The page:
When one thinks of the tropics, it’s always the sun, blue skies and coconut. I just love coconuts, I love coconuts in curry, chocolates, rice, pigeon peas (fiofio) etc. The fresh aroma of coconut in the Nigerian coconut rice fills your kitchen, as it adds richness and flavour to your food.
My mother used to serve our Sunday lunch of rice and Tomato stew with sides of lightly toasted grated coconut, steamed green amaranth, roughly chopped peanuts, ground dry crayfish and so on. I would mix the coconut with my white rice and some salt and eat, no tomato stew, nothing else.
A little about the Nigerian Coconut Rice
In Nigeria, we have coconut jollof rice, coconut fried rice, my vegetable coconut rice and then the ultimate Nigerian Coconut Rice. In this dish, coconut is the main ingredient, every other ingredient is there to enhance the flavour of coconut. If you use too little, it will taste bland. That being said, it is still a savoury dish so don’t go overboard with the coconut flavour or it will taste like a dessert.
Coconut rice has the tendency to become soggy and burn, so you will need to adjust the cooking temperature at different times. You can use fresh whole coconut, canned coconut milk or coconut powder. If extracting milk from fresh coconut, use a mature coconut to get the full coconut flavour. If using coconut powder, then make coconut milk from the powdered coconut.
I make my Nigerian Coconut Rice with a lot of onions, fresh pepper and tomatoes. I don’t fry the tomatoes, this way it adds a lot of freshness to the dish and gives it a tinge of colour.
Coconut pairs well with seafood, goat meat and of course other tropical fruits.
To prepare Nigerian coconut rice
4 cups rice 1/4 cup vegetable oil 3 medium onions 8 scotch bonnet (fresh pepper) 1 (400ml) can coconut milk OR 1 1/2 cup homemade coconut milk 3 cups stock+water 500g fresh tomatoes 3 tablespoons ground crayfish 2 teaspoons dry thyme 4 seasoning cubes salt Optional spices and herbs 1 teaspoon crushed garlic 1 teaspoon crushed ginger curry leaves (partminger) scent leaf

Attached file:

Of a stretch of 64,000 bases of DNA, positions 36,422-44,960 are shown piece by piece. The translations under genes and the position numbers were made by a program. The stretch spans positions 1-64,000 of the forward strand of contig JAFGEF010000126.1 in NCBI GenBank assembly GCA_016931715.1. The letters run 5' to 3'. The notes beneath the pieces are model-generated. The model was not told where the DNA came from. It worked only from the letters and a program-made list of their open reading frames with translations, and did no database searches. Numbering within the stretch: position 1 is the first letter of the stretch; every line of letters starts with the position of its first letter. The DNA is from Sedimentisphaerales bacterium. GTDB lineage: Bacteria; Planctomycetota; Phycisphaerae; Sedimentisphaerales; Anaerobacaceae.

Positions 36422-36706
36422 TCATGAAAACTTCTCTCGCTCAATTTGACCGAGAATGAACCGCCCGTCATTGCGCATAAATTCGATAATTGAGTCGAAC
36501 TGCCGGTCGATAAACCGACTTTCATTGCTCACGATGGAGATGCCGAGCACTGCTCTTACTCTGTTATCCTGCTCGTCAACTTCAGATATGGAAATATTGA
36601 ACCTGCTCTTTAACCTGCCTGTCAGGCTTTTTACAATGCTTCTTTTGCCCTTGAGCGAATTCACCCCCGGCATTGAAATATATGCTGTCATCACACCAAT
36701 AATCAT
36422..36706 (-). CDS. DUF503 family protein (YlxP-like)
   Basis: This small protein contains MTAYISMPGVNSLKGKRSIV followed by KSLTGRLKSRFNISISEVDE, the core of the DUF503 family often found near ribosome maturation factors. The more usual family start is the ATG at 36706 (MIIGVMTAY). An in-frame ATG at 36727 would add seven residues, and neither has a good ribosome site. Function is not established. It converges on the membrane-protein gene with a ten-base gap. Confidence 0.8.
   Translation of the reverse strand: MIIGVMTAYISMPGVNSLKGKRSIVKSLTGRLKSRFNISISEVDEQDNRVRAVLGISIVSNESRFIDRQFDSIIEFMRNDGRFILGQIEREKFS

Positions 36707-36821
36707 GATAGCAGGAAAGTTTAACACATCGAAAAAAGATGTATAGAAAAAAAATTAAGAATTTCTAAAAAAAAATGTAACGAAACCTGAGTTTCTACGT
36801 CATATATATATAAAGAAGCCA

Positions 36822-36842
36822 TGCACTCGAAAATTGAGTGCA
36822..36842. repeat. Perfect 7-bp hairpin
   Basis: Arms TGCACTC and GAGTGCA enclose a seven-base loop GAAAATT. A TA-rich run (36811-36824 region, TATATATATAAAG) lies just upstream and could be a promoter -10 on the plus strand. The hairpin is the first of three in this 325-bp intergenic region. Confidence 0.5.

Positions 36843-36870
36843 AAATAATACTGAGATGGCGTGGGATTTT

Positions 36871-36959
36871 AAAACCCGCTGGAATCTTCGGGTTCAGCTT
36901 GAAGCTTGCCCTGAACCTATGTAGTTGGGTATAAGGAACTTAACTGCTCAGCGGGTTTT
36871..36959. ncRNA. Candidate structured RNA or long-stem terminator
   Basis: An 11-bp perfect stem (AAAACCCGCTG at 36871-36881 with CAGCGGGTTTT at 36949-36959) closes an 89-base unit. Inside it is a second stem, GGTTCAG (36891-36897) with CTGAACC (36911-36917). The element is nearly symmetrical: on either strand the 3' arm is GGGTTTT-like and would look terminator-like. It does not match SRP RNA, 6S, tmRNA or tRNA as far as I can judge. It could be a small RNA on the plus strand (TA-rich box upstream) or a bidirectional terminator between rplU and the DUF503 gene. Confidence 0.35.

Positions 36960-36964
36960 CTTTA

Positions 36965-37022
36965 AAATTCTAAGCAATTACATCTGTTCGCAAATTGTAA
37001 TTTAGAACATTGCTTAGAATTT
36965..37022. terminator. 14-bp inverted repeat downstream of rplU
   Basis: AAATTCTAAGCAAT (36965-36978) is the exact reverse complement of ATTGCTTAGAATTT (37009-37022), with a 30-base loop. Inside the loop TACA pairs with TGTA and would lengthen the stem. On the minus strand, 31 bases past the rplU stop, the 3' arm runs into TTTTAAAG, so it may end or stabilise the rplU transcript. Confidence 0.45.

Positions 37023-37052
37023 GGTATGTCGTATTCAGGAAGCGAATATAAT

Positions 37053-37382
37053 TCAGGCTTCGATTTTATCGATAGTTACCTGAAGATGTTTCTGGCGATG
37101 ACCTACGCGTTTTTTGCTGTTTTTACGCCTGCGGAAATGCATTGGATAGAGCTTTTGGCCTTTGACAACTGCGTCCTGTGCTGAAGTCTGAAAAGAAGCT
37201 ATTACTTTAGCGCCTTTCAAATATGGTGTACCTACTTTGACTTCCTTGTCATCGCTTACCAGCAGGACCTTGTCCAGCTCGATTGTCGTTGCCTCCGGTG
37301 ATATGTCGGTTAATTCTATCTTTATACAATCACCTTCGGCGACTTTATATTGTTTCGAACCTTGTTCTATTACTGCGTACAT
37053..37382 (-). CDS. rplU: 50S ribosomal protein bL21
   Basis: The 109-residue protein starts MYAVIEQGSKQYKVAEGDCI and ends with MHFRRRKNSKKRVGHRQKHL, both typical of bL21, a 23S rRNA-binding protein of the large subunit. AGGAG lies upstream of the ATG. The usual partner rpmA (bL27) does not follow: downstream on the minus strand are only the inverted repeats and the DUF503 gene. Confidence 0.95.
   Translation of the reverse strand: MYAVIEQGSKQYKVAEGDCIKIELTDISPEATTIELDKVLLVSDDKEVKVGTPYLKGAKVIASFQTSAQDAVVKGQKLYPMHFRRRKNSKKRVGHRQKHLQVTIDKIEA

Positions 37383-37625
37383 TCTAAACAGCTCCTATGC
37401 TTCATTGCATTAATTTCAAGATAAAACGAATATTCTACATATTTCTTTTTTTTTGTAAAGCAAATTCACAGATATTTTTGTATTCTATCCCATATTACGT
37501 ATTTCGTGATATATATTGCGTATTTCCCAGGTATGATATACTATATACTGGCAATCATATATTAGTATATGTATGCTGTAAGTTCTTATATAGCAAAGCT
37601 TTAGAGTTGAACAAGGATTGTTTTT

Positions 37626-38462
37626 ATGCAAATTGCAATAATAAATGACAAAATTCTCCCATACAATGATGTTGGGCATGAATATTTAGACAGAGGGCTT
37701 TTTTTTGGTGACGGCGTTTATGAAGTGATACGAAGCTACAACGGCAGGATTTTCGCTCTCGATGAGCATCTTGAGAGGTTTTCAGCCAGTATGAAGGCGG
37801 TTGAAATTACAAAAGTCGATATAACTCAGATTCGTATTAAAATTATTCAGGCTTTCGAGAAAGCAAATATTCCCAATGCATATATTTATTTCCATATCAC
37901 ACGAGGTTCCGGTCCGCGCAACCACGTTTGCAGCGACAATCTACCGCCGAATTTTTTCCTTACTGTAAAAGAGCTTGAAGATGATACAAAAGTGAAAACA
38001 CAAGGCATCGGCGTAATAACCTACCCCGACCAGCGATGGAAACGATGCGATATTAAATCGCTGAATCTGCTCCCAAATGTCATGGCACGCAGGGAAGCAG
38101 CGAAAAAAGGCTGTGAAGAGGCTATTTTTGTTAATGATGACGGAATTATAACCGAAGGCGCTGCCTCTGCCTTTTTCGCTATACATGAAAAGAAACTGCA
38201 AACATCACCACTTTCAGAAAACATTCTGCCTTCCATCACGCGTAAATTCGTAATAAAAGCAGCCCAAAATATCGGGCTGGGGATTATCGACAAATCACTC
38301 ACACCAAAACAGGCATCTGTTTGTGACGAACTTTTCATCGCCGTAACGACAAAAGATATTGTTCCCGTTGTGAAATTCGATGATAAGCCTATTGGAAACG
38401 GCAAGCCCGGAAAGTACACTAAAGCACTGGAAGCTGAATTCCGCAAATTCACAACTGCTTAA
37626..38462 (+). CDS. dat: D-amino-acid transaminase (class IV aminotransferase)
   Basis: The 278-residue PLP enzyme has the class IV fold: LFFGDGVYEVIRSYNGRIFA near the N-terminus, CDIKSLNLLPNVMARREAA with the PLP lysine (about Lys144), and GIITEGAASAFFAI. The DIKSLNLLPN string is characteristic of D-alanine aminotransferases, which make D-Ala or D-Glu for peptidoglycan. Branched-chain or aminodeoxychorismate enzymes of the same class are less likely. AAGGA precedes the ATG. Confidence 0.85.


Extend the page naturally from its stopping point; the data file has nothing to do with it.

Process fresh coconut to extract the milk. Use about 2 cups of water (Do not throw away the chaff, see below).
Wash rice, place in a pot, add enough water to cover the rice by about 1 inch. Boil until halfway done.
Drain rice in a sieve, rinse under cold water to cool it down and stop further cooking.
Set aside in the sieve.
Slice onions and tomatoes, chop peppers. Set aside.
Place a clean dry pot over medium-high heat, add vegetable oil and fry onions.
When it is soft, add chopped pepper and fry for 30 seconds.
Pour in coconut milk, stock and water to make up to 4 cups of liquid or just enough liquid to cover the rice.
Add sliced tomatoes, crayfish, thyme, crushed seasoning cubes and any other optional spice you decide to use. Stir and cover.
Bring to a boil, taste and add salt.
Pour in the parboiled rice and scent leaf or curry leaf (Partminger), stir and cover.
Cook until the rice is almost dry, stir gently and turn down the heat to a very gentle simmer.
Cook until all liquid has been absorbed.
If the rice is still hard, sprinkle some water over it, cover and keep steaming until the texture is right.
Take off the heat and leave to rest before serving.
Serve with Yaji spiced goat meat and fried plantains or mango salsa and fried goat meat, with a glass of mango lassi.
- The amount of liquid added to the coconut milk actually depends on how far or how well done you parboiled your rice. If the parboiled rice is almost soft, you will need to add less water but if it is still hard, you will need more water. It is better to use less and add more liquid later.
- Resting helps absorb the last vestiges of liquid on the body of the rice, that way it won’t have a wet feeling in the mouth or go soggy.
- The resulting chaff can be used for coconut candy or Indian coconut ladoo.
Do you have any comments, questions or suggestions, please leave a comment below.
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